INDIANAPOLIS (AP) — Alex Palou gracefully accepted another second-place finish at Indianapolis Motor Speedway on Sunday.
He’d rather be winning.
The Spaniard was runner-up to Helio Castroneves in last year’s Indianapolis 500 and returned to the 2.5-mile oval for Sunday’s final day of qualifying and finished second again.
This time it was to his Chip Ganassi Racing teammate Scott Dixon.
Palou’s four-lap average of 233.499 mph qualified him one spot below Dixon and he’ll start next Sunday’s race in the middle of the front row. Dixon produced the fastest pole-winning run in Indianapolis Motor Speedway history at 234.046.
Palou never expected to win the pole.
“There was not a lot of nerves, like I knew he was going to get it. He’s the man here,” Palou said. “My car was really good. I was super comfortable, I gave it everything I had. It’s OK.”
The confident 25-year-old has wasted no time making his presence felt in IndyCar.
He reached the podium in his third career start with Dale Coyne Racing in 2020, followed that with a third-place finish on Indy’s road course last May, and was last year’s 500 runner-up en route to his first IndyCar championship.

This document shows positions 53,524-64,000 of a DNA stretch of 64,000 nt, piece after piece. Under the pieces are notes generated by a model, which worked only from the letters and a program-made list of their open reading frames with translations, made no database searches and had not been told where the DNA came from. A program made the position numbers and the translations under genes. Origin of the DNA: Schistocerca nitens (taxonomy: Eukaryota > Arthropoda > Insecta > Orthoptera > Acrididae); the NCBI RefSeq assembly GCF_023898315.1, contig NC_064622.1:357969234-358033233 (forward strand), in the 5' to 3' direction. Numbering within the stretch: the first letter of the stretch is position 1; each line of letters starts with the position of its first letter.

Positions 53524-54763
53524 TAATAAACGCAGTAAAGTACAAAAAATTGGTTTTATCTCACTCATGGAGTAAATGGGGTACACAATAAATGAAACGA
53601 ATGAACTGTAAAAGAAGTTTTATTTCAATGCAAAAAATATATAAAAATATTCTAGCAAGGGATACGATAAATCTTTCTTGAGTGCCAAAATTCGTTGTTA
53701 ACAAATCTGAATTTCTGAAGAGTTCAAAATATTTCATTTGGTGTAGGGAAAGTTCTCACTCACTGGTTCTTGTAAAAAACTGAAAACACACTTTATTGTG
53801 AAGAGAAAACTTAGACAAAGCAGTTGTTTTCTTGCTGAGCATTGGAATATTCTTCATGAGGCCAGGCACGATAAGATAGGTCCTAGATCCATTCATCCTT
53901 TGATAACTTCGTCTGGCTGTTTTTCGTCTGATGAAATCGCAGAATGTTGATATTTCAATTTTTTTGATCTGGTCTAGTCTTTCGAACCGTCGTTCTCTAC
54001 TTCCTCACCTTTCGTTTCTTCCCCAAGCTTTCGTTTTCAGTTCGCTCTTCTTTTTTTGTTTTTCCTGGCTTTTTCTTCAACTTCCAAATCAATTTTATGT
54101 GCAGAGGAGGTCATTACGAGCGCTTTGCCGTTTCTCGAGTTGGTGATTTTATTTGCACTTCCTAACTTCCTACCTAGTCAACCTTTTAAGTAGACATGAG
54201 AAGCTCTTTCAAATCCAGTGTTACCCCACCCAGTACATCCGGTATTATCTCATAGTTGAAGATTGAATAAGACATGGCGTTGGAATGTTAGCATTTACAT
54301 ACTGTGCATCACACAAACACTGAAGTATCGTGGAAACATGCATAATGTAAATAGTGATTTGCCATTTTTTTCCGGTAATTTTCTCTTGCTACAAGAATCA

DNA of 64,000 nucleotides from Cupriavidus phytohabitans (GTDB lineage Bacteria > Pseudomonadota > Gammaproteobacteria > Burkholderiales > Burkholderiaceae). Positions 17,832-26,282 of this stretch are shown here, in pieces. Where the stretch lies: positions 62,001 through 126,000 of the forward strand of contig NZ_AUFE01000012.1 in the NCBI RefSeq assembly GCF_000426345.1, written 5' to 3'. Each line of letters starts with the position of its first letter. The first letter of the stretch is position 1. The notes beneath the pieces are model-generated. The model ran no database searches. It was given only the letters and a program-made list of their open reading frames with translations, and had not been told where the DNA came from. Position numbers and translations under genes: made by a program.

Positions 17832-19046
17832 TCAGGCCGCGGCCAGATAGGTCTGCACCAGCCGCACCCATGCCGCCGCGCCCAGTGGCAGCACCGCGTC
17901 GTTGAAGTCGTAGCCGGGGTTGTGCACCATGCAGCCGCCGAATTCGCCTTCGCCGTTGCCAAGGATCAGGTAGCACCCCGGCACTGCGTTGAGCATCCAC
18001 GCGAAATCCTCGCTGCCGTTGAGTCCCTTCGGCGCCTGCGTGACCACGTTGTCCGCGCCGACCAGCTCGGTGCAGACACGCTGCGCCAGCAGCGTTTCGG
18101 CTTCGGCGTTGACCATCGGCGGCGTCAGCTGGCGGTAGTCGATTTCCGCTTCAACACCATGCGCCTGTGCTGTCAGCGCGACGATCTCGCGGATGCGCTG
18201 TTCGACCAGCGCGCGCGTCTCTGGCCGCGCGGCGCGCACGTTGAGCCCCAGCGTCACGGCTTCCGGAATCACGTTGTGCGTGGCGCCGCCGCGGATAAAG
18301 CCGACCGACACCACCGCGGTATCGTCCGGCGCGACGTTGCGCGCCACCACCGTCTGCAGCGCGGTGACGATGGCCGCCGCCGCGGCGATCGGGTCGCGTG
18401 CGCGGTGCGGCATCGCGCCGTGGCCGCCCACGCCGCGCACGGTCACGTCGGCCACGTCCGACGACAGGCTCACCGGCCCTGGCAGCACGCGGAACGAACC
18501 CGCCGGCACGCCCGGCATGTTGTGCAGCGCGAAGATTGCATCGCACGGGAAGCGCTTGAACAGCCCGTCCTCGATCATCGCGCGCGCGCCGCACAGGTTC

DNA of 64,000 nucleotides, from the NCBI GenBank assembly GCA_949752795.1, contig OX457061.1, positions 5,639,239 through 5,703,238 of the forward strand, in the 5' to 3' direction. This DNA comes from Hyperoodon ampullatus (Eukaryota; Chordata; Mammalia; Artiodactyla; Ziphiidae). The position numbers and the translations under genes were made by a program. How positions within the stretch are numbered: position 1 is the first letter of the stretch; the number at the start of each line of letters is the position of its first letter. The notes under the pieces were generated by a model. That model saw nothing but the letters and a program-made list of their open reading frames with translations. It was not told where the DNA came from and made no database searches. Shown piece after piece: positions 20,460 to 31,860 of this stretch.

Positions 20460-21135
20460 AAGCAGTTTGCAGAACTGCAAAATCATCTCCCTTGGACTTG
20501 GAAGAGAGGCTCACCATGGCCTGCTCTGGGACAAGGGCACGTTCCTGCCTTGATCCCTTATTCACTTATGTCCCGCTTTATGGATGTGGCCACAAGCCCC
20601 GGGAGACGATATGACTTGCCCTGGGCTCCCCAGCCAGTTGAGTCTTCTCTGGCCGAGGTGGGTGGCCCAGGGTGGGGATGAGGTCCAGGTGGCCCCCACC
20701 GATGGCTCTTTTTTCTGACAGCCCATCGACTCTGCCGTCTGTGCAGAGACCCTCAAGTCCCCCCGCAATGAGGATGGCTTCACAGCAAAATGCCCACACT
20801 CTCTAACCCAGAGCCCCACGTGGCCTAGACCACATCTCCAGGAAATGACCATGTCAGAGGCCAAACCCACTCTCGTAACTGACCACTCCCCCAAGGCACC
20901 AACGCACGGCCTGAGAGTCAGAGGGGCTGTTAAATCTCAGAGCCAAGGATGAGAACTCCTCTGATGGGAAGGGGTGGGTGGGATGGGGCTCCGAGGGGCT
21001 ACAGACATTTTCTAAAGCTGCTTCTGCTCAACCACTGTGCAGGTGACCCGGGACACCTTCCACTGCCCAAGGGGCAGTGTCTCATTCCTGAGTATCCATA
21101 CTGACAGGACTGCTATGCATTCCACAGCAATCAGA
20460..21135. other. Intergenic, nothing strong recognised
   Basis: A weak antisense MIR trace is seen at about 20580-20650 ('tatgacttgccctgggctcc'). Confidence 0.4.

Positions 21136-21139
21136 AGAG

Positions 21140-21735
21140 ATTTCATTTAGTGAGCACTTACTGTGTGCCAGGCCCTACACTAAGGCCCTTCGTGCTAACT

He’s been strong this year, too, ranking — what else? — second in points behind Australia’s Will Power of Team Penske. Palou only lost the points lead a week ago when he went off course in the rain on Indy’s road course.
But as Palou thrived at other venues, his performances at Indy largely have been defined by coming up short in some milestone moments.
Castroneves held off Palou’s passing attempt on the second-to-last lap and beat him to the Yard of Bricks by 0.4928 seconds for his record-tying fourth 500 victory last May. That race has given Palou a different strategy for this week.
“It’s a long race. I know I was almost nowhere the first two runs last year and then all of a sudden we were up there,” Palou said. “So the target is to nail the first pit stop and then nail the second pit stop.”
He certainly did his part to give Ganassi a strong shot. It’s the first time the team owner has had cars in the first two starting spots since 2008 when Dixon beat the late Dan Wheldon for the pole and went on to capture his only 500 win.
This time on Indy’s 2.5-mile oval, Dixon had the top seed and final run in the six-car shootout and jumped into the top spot of the fastest field in 500 history. Dixon broke a tie with four other drivers including Castroneves and A.J. Foyt for No. 2 all-time and trails only Rick Mears (six).
Palou wasn’t surprised.
Instead, he watched Dixon’s one incredibly quick lap seed after another appear on the video boards ringing the track. There was nothing Palou could do.
“I guess it would be different if it was another driver, but seeing those numbers was amazing,” he said. “I thought my pole laps were fast, but not fast enough.”
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